To compete, mid-size companies across the industry have stepped up R&D to improve on and leverage
existing brands and product lines for new applications, markets, and regions. The way people eat and
what they eat around the globe continually changes and this is driving co-ops and processors to research
and develop new types of packaging, a wider variety of flavors, partially prepared options, and facilities
dedicated to organic, allergy free, or kosher foods. To support these shifts, companies are building or
expanding facilities with state-of-the-art technologies and systems for development, testing, processing,
Their sizable investments may not deliver a healthy return for companies that miscalculate consumer trends,
product mix demand, or the high cost of marketing. Leaders in the industry recognize this threat and are
beefing up their information systems to gain greater insight into channel and market trends and improve
communication between sales, marketing, R&D, and fulfillment logistics.
They are also closely analyzing sales, brand, and promotion performance (as noted in Figure 2) for specific
customers and channels to improve mix profitability and control runaway product proliferation. Uncontrolled
proliferation, from continually introducing new product variations, puts food and beverage companies at risk
of excessive costs across the organization and inventory write offs of slow moving consumable product.
Food and beverage companies are catering to a broader spectrum of customers than in the past, when
they sold primarily to wholesalers, grocers, food service providers, and food manufacturers. Today they
are also selling to end consumers, restaurants, hotels, institutions, vending suppliers, mass merchants,
and other types of retailers. Leaders in the industry are expanding their technology and service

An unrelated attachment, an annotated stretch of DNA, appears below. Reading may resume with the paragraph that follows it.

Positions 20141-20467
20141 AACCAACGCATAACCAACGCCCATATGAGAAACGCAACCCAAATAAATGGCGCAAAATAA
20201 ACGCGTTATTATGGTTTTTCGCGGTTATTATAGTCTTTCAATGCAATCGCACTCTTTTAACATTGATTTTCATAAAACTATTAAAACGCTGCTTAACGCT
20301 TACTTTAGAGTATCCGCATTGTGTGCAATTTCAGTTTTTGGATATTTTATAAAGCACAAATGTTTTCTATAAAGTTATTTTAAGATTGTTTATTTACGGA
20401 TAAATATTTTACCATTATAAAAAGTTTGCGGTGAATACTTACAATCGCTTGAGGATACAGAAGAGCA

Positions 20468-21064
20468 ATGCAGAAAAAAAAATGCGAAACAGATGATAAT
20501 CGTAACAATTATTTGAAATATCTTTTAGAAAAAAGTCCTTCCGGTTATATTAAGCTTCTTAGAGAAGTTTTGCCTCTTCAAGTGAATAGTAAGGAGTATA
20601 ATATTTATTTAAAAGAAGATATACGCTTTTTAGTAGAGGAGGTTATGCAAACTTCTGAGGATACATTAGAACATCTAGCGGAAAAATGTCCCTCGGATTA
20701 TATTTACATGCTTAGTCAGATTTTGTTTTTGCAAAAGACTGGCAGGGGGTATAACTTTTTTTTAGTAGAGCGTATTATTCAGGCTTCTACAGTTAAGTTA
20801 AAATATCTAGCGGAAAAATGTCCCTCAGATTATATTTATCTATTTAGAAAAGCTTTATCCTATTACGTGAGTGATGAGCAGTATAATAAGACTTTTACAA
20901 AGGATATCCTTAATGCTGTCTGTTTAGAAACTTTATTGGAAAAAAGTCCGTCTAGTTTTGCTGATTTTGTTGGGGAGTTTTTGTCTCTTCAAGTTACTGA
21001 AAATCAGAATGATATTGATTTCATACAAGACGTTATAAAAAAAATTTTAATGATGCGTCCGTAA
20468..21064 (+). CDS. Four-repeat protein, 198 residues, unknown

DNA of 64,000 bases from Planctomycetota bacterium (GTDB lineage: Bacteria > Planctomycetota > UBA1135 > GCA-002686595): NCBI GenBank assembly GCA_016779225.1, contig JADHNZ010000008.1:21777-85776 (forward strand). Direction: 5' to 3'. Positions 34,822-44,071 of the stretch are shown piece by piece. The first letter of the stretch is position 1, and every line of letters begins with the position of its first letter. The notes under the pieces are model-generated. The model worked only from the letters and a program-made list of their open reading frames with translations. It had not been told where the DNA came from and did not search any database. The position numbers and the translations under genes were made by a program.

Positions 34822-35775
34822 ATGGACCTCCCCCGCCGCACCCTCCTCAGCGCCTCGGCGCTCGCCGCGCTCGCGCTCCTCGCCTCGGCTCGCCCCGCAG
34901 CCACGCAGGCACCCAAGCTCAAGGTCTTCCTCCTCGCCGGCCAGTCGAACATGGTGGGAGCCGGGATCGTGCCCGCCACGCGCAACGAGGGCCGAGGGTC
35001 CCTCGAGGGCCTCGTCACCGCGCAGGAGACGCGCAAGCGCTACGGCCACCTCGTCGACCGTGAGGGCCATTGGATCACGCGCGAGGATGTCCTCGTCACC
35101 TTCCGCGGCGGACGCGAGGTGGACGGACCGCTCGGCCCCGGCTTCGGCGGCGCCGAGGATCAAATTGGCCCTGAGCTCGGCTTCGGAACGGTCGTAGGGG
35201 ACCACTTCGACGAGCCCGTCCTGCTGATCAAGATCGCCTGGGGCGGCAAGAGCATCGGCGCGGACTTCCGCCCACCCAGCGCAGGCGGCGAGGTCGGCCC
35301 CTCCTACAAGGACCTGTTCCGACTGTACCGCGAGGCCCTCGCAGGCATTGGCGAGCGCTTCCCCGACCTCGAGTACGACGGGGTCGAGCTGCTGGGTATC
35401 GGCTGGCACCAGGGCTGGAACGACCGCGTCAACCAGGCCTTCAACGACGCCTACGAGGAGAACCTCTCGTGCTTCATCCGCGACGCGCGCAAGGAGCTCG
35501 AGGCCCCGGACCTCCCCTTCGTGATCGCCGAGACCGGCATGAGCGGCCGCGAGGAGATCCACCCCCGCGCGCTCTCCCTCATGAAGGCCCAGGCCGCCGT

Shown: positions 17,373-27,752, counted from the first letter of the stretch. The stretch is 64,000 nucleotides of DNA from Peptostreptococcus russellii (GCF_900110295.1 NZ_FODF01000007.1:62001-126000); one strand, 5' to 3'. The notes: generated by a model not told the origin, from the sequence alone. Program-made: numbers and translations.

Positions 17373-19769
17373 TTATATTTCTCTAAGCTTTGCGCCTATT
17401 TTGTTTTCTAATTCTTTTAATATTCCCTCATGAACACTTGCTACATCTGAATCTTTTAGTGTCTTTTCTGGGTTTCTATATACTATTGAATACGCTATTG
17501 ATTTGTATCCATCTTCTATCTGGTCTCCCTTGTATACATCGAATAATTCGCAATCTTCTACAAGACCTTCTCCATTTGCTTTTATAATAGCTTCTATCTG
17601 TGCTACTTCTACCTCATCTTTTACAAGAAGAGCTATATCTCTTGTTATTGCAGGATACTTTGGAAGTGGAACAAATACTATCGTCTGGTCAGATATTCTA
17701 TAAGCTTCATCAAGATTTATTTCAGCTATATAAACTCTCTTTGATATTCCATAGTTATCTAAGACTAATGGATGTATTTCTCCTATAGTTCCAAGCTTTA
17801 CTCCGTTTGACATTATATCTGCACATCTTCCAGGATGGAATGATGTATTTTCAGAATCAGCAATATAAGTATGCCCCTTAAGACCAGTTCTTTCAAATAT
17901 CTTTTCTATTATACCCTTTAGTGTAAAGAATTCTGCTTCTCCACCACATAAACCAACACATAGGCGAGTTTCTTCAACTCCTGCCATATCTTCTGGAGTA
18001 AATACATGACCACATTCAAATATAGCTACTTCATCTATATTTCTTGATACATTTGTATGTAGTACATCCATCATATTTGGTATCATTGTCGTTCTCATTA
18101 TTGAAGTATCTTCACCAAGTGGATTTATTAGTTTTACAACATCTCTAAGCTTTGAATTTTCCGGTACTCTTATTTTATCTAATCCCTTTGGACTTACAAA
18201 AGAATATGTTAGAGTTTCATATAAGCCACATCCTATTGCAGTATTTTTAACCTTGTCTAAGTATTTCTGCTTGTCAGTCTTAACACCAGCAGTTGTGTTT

capabilities to fully address and solve the distinct packaging, product, marketing, and logistics needs of
these markets. By doing so, they are shifting their vision from selling agricultural products to providing
full-service partially processed food and beverage solutions in specific markets and helping customers
promote their products successfully. Although services and turn-key solutions have the allure of higher
profit margins, they also carry risks. For example:
- Companies take on more projects than they are equipped to handle
- Unique customer requests disrupt and distract primary businesses
- Employees underestimate effort to meet contract terms
- Management diverts the operational focus away from core strengths
- The high cost of hiring top guns to staff projects hurts margins
- Failing to live up to customer expectations results in financial losses
The industry is moving into uncharted territory, and those that will thrive as market leaders are investing
in advanced business systems. These systems give them a continuing pulse of their operating
performance in alignment with corporate goals, alert them to project delays or cost overruns, analyze
their sales and service profitability by type, and integrate all members of the organization into a cohesive
and collaborative body. Market leaders are also strengthening system functionality for R&D, costing,
sales, marketing, and customer connectivity to ensure greater accuracy, cost control, customer
satisfaction, and profitability (see Figure 2).
Mid-sized food and beverage processors and distributors have seized growth opportunities and
located processing plants and warehousing distribution centers in the US and abroad to expand their
operations. They are using the latest technologies and systems to support new product lines, markets,
and regions. Most also import or export products to enhance their business reach. As companies in
this industry grow, they have greater opportunity to secure strategic relationships with major customers
in their target markets who look for growth, modernization, and logistics sophistication.